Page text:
Spore’s always been a learn by doing (or learn by asking other Spore players) affair and Galactic Adventures shows that while it wants to be an open-world game that’s fun and engaging, players will occasionally find themselves in missions that appear impossible to complete since their Captain needs to level up or obtain new accessories or power-ups before beating them. As always, clearing a mission results in the always gratifying pose, song or dance from your mission giver and more badges to help advance to Captain.

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Posted in Galactic Adventure, Reviews | Tagged: , | 1 Comment »

Spore Mods update on Galactic Adventures + patch 1.04

Posted by ballightning on June 24, 2009

Hello fellow spore lovers. Sadly I have moved on from this game. However you can still follow my work over at youtube! I currently am focused on Minecraft, and in particular, Minecraft Cinematics.


Check it this video, and if you enjoy, please subscribe!



Whenever there is a new patch for spore, it always throws the modding community of its perch as we have to change all our mods. And yesterday with the release of the latest patch 1.04, in addition to the release of the spore expansion, Galactic Adventures, it seems that our current mods are doomed.

But good investigative work from the members over at sporemods.org have found that once you install Galactic Adventures, all you need to do to make the mods work is to move them to the folder as directed below.

C:\Program Files\Electronic Arts\SPORE_EP1\Data

There is no known fix currently for people who have installed the patch but do not get the expansion.

As we learn more, we’ll post it up, also remember to visit the How to Install Spore Mods page for more.

Posted in Spore Modding | Tagged: , , | 22 Comments »

How the Complexity Score in GA is calculated

Posted by ballightning on June 24, 2009

MaxisCactus has posted on the official forums in relation to how complexity is calculated in Galactic Adventures.

Understanding the Complexity Score in GA
The complexity limit in Galactic Adventures is fairly generous in allowing players to add a bunch of creations to their Adventures. Still, many of you have requested a breakdown in just how the complexity score in GA is calculated.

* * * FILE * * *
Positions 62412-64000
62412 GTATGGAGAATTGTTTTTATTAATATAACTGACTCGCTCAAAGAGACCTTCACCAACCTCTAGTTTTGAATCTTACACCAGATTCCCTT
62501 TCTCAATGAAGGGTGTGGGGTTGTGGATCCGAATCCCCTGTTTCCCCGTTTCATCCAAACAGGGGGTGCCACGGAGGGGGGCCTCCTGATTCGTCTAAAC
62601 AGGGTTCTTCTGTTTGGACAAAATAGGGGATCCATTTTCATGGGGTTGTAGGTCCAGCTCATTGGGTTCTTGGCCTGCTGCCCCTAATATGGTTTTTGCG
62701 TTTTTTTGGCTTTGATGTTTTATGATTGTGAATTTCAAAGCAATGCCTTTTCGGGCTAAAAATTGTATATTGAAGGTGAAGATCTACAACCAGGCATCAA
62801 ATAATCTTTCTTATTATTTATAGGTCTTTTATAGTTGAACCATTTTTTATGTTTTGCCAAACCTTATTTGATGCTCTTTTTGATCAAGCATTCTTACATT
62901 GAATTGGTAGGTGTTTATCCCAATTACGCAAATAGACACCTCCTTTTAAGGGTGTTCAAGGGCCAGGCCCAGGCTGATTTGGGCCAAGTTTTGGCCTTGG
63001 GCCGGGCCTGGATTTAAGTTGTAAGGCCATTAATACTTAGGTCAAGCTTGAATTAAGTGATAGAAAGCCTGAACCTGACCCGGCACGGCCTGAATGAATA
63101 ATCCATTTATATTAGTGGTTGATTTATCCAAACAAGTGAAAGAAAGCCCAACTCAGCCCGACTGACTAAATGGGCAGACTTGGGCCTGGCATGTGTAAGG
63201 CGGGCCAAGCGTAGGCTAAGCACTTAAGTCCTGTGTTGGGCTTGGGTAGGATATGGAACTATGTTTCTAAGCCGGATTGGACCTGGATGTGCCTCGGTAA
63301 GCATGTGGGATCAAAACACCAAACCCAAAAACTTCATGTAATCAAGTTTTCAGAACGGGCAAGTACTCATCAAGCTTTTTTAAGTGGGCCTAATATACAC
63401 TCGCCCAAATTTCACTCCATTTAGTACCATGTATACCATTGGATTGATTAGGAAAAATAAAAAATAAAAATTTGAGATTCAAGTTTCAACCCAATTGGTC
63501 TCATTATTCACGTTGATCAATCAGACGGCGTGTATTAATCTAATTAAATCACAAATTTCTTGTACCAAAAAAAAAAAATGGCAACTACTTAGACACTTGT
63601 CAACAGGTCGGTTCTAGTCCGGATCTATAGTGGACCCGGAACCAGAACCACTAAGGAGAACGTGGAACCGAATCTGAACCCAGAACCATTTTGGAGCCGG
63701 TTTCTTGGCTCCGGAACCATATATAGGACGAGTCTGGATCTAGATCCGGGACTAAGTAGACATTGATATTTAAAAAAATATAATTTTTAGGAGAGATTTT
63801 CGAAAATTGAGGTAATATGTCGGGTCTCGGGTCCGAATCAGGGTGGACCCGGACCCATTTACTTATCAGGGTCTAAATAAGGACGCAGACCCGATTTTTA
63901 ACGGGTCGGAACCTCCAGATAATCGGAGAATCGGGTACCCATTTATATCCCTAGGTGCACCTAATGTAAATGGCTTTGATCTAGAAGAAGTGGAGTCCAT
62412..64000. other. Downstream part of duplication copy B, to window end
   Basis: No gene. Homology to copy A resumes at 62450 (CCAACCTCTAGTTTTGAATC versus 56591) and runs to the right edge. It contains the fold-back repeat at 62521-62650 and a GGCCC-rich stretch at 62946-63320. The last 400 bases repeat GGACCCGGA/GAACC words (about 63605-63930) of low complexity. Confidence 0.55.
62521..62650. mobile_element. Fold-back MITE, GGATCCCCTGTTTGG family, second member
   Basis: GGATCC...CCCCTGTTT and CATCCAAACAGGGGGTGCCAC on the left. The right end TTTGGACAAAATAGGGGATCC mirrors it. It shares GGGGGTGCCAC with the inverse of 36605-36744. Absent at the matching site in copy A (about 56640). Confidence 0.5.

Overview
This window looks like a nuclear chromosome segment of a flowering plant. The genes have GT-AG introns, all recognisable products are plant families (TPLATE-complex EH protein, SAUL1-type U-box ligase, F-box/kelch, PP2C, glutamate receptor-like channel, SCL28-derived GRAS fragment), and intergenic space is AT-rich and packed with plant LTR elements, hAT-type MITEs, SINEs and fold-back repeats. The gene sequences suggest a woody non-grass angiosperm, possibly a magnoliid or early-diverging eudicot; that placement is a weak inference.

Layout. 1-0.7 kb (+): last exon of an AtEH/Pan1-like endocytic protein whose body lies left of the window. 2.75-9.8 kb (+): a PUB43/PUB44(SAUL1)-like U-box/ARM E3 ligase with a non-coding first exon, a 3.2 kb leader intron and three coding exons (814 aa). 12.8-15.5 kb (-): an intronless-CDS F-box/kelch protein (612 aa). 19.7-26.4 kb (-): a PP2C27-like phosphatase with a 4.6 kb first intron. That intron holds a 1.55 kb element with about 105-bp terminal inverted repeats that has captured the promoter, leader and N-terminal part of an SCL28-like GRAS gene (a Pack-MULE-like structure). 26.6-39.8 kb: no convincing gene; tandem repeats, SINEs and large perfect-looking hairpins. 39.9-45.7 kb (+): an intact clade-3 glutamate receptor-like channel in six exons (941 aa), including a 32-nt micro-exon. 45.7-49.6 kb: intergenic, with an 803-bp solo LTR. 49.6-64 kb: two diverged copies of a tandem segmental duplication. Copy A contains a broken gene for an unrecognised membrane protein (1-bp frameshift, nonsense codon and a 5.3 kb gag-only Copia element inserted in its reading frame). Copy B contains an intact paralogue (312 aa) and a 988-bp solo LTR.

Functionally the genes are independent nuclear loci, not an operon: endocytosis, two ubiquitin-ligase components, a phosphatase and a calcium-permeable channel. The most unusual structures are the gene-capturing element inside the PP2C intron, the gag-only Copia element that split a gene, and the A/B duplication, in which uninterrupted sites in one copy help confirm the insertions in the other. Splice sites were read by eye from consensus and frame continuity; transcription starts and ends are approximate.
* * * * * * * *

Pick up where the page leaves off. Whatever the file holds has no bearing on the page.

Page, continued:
Q: How many creations can I add to my adventure?
A: You can add up to 1,000 simple models. Unique models are limited to the number of slots in the panel, or when the complexity limit is reached. You can add up to 500 simple terrain brushes.

Q: Do some kinds of creations count against my total complexity more than others? Am I saving myself complexity points by using two of the same model rather than two different ones?
A: For models, the model count is weighted by count and uniqueness. Using multiple instances of a model uses less complexity than using several models.

Q: Exactly how to terrain brushes factor into the complexity score?
A: For terrain brushes, each brush is weighted based on its complexity.
• A very complex brush counts as 6 of a smaller.
• Global/larger brushes count more.
• Decals like the roads count more since they are more costly to render.
• The lava pit also has a particle effect for the smoke plume and counts more.

Q: Does density of creation placement on the planet effect the complexity score?
A: Not currently, but we advise creators to spread models out to support players with slower machines.

Q: Is it more complex if two creature slots have different behaviors than if they are identical?
A: These will be considered unique even though the model is the same.

Q: How many unique creation slots are available for an adventure?
A: 75 per palette.

I know you have feedback and more questions about complexity, so feel free to post about them. Also, if you’re not sure if something will work, don’t be afraid to get in the game and try it out for yourself!

ProTip: Dragging an item in the game and tapping the alt button will quickly create multiple instances of it. Play around with this and see how the complexity score is affected.

Posted in Galactic Adventure | Tagged: | Leave a Comment »

2 new Galactic Adventures Tutorial Movies

Posted by ballightning on June 24, 2009

Intermediate Mission Creation Narrated by Designer Stone Librande

Designer Stone Librande walks through intermediate Adventure editing techniques in Spore Galactic Adventures.
Find out how to control the behavior of the cast and get info on keyboard shortcuts using intermediate editing techniques.

Advanced Mission Creation Narrated by Designer Stone Librande

Designer Stone Librande dives into some of the more advanced Adventure editing features in Spore Galactic Adventures.
Find out how to shape a story using acts and goals with advanced editing techniques.

Posted in Galactic Adventure, Tutorials | Tagged: , | 2 Comments »

Maxis: What to do before installing the spore patch 1.04

Posted by ballightning on June 24, 2009

Due to the amount of people who are experiencing issues with the new patch, MaxisCactus has posted some recommendations for people to follow before installing the patch.

Please reset your graphic and capture settings to the default settings before installing patch 4. This is a precautionary step to avoid the run time error that some players are experiencing after getting the patch.

Please post here if you do take these steps before installing, but still get the error after you get patch 4.

Important: Starting the game for the first time after installing patch 4 may take considerably longer than usual. Do not quit out during this process, as early termination may be associated with the run time errors some users are experiencing.

If you have already got run time errors when loading your game, please see this thread for a fix:


Posted in Spore Patches | Tagged: , , | 3 Comments »

Galactic Adventures Gameplay FAQ

Posted by ballightning on June 24, 2009

MaxisCactus has posted up a FAQ about the gameplay invovled with Galactic Adventures. This thread is being updated constantly, so except more over at the official forums in the future.

Gameplay FAQ

Q: Are the spots on the creature where the captain parts are placed fixed?
A: Captain parts can be added to creatures anywhere in the same way that accessory are. One small new change is that you can additionally pin captain parts to each other.